» was more than 80%. Post-transplant hair counts at six months showed
» increased density of approximately 25 hairs per 30 hairs transplanted.
» Examination of beards in the five men showed no change in pre-plucked
» density, suggesting that the follicles left intact had continued to produce
» new hairs.
»
» The transplanted beard hairs retained their coarse “chin whisker”
» characteristics after transplantation into the scalp. The thickness of the
» transplanted beard hairs provided good coverage of the scalp at the
» transplant site, Dr. Hitzig said.
»
» Expanding upon successful beard hair transplantation in the five men
» studied, Dr. Hitzig has completed a preliminary study in which several
» beard hairs were transplanted into scars created by previous harvesting of
» donor scalp hair. Results of this preliminary study have been encouraging
» enough to indicate the potential of beard hair transplantation into scarred
» scalp, Dr. Hitzig said.
»
» Although “auto-cloning” was used to describe Dr. Hitzig’s procedure, no
» actual cloning was involved. Dr. Hitzig’s process is a transfer of hair and
» its genetic programming to a new site, where the hair continues to
» replicate the appearance it had at the donor site.
»
» The “cloning” usually reported in hair restoration studies is in vitro
» (laboratory dish) replication of hair follicle cells-a technique that is
» more correctly called tissue engineering. Varying degrees of success have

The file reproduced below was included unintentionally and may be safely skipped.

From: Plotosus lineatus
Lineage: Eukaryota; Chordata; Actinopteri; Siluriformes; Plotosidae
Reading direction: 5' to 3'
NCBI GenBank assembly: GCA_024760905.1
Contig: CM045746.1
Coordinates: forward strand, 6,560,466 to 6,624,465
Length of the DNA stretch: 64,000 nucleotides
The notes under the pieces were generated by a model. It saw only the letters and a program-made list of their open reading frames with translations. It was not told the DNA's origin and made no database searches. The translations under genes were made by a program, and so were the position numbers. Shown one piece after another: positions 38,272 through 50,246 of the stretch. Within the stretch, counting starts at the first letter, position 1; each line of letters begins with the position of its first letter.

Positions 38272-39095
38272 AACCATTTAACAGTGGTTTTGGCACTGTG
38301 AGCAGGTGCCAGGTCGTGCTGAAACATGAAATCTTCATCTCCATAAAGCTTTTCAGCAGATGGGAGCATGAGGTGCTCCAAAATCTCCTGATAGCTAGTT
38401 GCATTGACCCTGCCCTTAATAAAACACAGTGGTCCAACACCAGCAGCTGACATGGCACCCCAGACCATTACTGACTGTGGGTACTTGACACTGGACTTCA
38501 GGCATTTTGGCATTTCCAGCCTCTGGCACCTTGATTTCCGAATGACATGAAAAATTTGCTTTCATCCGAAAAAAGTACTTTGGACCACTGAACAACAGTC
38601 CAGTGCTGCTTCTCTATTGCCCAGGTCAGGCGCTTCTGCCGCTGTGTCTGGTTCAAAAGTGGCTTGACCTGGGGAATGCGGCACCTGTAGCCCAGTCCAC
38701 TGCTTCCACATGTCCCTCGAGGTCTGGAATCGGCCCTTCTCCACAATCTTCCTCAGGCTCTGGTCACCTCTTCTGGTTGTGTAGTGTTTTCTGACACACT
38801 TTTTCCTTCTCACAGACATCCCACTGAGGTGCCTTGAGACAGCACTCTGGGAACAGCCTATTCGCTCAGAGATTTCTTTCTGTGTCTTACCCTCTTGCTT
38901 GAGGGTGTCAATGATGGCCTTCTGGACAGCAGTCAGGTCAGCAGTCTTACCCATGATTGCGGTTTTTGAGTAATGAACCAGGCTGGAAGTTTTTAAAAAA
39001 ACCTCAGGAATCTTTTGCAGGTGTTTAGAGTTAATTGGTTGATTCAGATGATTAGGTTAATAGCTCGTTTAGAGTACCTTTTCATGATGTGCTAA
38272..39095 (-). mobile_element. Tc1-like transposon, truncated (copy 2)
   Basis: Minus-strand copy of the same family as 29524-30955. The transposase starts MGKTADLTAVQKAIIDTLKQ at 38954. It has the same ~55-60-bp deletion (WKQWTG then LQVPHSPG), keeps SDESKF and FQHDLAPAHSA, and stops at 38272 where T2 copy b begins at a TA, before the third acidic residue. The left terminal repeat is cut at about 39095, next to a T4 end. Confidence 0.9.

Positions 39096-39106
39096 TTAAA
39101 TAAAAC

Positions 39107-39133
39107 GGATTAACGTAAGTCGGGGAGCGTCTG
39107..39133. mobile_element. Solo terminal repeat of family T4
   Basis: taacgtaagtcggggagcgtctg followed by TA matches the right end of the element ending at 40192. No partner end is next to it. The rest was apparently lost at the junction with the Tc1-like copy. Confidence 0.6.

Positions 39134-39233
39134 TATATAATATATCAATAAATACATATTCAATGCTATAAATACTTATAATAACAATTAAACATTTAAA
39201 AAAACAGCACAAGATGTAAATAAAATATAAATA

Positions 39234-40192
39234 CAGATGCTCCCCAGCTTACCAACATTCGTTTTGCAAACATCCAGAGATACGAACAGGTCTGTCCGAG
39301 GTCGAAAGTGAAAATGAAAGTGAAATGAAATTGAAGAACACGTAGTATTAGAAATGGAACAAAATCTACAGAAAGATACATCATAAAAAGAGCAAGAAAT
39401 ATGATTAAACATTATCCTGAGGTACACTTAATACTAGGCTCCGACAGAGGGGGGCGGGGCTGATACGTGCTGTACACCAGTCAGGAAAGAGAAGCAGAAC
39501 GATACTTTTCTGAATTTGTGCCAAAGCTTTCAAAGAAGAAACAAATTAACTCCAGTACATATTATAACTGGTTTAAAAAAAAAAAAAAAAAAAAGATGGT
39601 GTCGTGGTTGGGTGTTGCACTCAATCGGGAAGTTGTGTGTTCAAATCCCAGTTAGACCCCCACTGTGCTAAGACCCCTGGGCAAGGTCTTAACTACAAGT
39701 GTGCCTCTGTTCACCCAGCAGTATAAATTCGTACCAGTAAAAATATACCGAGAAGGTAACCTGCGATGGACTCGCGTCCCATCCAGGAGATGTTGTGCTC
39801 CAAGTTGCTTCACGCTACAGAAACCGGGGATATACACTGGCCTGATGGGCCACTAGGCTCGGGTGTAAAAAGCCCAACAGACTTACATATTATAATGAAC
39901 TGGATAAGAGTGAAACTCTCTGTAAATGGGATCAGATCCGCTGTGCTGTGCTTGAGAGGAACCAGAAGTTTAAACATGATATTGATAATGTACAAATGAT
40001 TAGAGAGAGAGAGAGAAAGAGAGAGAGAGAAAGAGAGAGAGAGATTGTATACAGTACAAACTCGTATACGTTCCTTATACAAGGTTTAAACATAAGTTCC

» been reported in studies of in vitro replication. True cloning-transfer of
» genetic material into a cell to replicate a “mother” cell-has not been
» reported for purposes of hair restoration.
»
» The ISHRS is the world’s largest not-for-profit professional organization
» in the field of hair restoration surgery, with 512 physician members in 45
» countries. The organization was founded in 1992 to promote the advancement
» of the specialty of hair restoration surgery through education,
» information-sharing, and observance of ethical standards.
»
» [Hitzig GS. Auto-cloning using beard hair. Cosmetic Dermatology 2003;
» 16:63-69.]


#10

» » Dr. A, can you give more details about the donor management ? It doesn’t
» » seem to be the case with some of the beard donor pics I have seen,
» almost
» » all the beard hair donor pics I have seen are spotless.
» »
»
»
» Dear forum readers and johnp,
» One of the prime essential when extracting from the beard donor area is to
» make sure that the remaining beard does not look unnatural.
»
» Even if the patient does not grow a beard, patchy empty areas in the beard
» will show if the beard is left unshaven even 1 or 2 days, if excessive hair
» are extracted from localised areas of the face.
»
» In that respect, its essential that the extractions be performed in such a
» way as to leave behind a natural looking beard growth.
»
»
» Thumbrules -
» 1. Thin out the edges of the beard more than the central parts,
» 2. Near total/total extractions of beard hair should first be carried out
» towards the edges of the beard, not the centre areas.
»
» The edges of the beard refer to hair growth towards the lower and outer
» edge of beard on the neck, as well as,
» the beard hair growth on the upper rows on the cheek.
»
» The central areas refer to the chin and the jaw bone area.
»